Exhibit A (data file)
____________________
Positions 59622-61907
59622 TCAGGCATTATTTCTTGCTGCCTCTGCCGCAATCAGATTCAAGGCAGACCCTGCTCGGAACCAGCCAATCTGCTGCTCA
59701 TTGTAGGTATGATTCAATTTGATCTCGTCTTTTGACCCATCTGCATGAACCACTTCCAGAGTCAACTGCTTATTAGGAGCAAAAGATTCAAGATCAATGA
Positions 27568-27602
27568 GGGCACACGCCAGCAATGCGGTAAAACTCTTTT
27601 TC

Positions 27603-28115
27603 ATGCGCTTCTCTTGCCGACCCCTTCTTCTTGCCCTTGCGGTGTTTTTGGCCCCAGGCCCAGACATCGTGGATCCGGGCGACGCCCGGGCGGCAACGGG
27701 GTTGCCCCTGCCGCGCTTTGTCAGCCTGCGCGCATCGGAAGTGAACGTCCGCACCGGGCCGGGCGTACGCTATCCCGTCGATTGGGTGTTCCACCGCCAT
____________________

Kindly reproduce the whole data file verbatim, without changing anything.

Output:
Positions 59622-61907
59622 TCAGGCATTATTTCTTGCTGCCTCTGCCGCAATCAGATTCAAGGCAGACCCTGCTCGGAACCAGCCAATCTGCTGCTCA
59701 TTGTAGGTATGATTCAATTTGATCTCGTCTTTTGACCCATCTGCATGAACCACTTCCAGAGTCAACTGCTTATTAGGAGCAAAAGATTCAAGATCAATGA
Positions 27568-27602
27568 GGGCACACGCCAGCAATGCGGTAAAACTCTTTT
27601 TC

Positions 27603-28115
27603 ATGCGCTTCTCTTGCCGACCCCTTCTTCTTGCCCTTGCGGTGTTTTTGGCCCCAGGCCCAGACATCGTGGATCCGGGCGACGCCCGGGCGGCAACGGG
27701 GTTGCCCCTGCCGCGCTTTGTCAGCCTGCGCGCATCGGAAGTGAACGTCCGCACCGGGCCGGGCGTACGCTATCCCGTCGATTGGGTGTTCCACCGCCAT